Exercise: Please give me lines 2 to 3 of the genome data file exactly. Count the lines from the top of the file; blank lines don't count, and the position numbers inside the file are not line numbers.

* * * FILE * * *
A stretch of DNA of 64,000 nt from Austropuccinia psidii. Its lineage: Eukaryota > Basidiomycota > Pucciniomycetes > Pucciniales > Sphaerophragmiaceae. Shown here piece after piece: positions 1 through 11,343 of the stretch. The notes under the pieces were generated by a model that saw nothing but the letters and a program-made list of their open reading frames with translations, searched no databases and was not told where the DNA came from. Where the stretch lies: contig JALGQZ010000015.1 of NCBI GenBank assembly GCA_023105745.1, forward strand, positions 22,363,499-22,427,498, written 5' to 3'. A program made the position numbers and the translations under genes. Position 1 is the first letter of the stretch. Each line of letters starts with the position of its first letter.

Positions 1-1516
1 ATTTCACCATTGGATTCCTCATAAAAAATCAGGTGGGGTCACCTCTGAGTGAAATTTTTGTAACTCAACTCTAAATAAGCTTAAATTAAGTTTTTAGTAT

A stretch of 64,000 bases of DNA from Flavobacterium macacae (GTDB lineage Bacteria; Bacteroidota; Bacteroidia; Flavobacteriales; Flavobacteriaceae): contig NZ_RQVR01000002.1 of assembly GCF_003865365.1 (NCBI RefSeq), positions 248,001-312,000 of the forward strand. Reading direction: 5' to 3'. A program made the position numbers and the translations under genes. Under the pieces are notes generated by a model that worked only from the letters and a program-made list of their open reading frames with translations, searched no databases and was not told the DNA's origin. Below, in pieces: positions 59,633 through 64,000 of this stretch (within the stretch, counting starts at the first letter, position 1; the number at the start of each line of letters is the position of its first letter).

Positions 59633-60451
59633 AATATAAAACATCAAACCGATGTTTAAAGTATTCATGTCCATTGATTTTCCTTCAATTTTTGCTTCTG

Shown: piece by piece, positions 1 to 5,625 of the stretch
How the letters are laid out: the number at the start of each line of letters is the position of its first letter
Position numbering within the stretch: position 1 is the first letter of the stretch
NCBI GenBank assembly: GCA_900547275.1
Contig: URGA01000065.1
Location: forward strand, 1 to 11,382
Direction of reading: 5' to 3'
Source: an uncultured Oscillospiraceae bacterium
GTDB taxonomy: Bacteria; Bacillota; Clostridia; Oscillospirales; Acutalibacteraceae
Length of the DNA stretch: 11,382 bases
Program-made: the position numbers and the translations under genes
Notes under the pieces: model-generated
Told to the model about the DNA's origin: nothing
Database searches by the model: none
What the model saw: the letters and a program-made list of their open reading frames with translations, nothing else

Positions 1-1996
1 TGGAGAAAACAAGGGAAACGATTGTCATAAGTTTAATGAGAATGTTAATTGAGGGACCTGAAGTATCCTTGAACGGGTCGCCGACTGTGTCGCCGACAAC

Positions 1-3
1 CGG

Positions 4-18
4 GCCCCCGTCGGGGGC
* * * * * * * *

Positions 1-1516
1 ATTTCACCATTGGATTCCTCATAAAAAATCAGGTGGGGTCACCTCTGAGTGAAATTTTTGTAACTCAACTCTAAATAAGCTTAAATTAAGTTTTTAGTAT